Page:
@jean oh wow ... I had added web mentions to my non-micro blog site and could never get it working. And then suddenly now it is!! w00t is I believe the suitable exclamation! Congrats on being my first ever cross-site web mention!!!
Now I guess I need to explore making them prettier .... its never done is it?
@JohnPhilpin @jean I read that book and enjoyed it. Then I read a review in which Salman Rushdie tore into it, so I persuaded myself I hadn’t liked it after all. Years later, I read that Eco and Rushdie became friends and that Rushdie admitted he’d been a bit harsh. So long ago that I can’t remember what I thought I did/didn’t like about it. I might have to read it again — and I do remember it was very long.
Life imitating Art - or Art imitating life?
What's specifically interesting about this quote to me is that Eco first published this book in 1988 (the first English translation a year later).
Knowledge Management and The DIKW model was only 14 years old at the time, but it happened to also be the same year that Russell Ackoff addressed the International Society for General Systems Research, citing the DIKW hierarchy. The Paper was published in 1989. (Wikipedia)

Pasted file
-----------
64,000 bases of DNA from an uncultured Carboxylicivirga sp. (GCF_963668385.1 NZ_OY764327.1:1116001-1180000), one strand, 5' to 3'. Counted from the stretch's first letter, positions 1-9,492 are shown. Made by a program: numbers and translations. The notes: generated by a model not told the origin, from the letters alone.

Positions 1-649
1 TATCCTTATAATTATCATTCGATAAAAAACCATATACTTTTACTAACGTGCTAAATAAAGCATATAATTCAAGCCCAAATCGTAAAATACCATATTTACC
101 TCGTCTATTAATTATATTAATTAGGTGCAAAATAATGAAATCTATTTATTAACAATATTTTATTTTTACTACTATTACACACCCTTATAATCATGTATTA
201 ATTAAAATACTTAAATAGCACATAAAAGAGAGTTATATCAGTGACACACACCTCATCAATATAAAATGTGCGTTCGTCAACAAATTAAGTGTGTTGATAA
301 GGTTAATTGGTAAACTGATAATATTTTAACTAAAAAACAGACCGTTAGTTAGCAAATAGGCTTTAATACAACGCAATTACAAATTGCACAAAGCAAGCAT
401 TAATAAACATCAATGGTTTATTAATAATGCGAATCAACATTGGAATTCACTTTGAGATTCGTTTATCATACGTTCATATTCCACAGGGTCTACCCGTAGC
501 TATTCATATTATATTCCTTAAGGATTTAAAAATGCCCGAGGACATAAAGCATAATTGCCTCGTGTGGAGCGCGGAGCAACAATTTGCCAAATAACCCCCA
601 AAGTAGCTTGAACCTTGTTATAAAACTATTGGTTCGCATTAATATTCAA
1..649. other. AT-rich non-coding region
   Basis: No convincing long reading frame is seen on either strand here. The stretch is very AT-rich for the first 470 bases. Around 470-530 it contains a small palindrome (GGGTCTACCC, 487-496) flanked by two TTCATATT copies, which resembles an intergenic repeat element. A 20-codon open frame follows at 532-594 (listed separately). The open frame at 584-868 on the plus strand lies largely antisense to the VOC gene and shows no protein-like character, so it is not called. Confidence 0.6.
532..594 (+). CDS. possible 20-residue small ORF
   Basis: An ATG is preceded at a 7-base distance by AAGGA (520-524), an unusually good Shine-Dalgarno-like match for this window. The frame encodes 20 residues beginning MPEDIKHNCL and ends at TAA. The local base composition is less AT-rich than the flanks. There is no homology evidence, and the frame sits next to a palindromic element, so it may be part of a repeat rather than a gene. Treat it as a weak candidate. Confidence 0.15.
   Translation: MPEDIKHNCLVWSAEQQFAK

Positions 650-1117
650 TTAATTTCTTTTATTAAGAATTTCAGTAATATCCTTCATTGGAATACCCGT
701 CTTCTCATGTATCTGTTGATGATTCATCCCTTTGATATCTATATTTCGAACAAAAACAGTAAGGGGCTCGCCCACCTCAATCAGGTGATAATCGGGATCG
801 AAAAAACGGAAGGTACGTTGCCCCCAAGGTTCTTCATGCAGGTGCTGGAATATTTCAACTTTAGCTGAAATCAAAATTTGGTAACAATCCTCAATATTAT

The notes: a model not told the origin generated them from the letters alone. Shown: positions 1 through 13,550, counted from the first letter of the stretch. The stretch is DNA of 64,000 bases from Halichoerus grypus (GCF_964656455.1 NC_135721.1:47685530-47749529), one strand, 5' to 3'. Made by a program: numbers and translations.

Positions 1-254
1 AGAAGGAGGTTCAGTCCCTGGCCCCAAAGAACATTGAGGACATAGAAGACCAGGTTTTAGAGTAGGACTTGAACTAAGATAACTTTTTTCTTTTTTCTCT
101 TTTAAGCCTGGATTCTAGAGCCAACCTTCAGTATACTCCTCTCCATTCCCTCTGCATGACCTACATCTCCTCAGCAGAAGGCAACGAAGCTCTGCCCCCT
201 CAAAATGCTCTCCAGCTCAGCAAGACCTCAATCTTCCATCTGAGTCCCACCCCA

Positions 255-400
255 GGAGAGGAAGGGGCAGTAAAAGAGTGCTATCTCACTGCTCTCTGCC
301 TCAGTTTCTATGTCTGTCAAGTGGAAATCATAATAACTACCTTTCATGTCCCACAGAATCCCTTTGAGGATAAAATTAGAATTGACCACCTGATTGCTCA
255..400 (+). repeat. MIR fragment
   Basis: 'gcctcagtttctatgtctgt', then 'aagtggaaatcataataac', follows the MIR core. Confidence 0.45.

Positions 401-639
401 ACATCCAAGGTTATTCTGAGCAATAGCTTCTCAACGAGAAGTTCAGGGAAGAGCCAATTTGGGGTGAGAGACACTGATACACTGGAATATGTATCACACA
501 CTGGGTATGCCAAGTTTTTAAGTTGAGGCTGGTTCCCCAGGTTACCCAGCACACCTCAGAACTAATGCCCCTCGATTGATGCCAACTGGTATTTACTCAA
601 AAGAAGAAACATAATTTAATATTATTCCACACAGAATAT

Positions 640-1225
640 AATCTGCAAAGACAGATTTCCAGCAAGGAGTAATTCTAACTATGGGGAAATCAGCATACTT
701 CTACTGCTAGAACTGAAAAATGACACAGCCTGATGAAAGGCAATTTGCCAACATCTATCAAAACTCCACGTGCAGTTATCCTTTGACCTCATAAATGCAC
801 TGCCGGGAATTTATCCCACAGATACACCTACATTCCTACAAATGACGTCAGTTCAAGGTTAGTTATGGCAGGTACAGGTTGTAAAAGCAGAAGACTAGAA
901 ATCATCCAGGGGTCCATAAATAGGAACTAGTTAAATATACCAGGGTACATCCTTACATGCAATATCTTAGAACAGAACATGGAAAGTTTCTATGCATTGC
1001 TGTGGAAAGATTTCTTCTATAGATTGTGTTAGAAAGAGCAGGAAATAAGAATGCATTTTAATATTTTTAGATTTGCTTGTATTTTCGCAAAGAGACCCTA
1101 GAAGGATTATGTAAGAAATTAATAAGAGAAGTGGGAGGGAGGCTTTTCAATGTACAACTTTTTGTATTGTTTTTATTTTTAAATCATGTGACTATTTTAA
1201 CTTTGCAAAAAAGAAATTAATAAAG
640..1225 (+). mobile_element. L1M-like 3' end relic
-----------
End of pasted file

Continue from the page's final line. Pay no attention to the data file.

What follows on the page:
In the computer industry generally 1988 was when
And then this today on Gaping Void, including one of his more famous graphics;
Everyone talks about “Digital Transformation” (DT), but few people talk about what it actually means.
Because it has the word “Digital” in it, one automatically assumes it has something to do with microchips and the Internet, i.e. technology.
Well, yes, it does, but that’s not the main thing. The main play in DT is information, i.e. data.
But as our now viral image implies, it’s not just enough to have “more” data. A bigger pile of nothing is still nothing.
Life Imitating Art imitating Life.
@JohnPhilpin I enjoyed this retrospect.I started my last year of Highschool in 1988, and had applied for “VK2 - Data og Informasjon”, (Continuation Program 2 - Data (Computers, really) and Information. We never even tried Dial-up that year(!)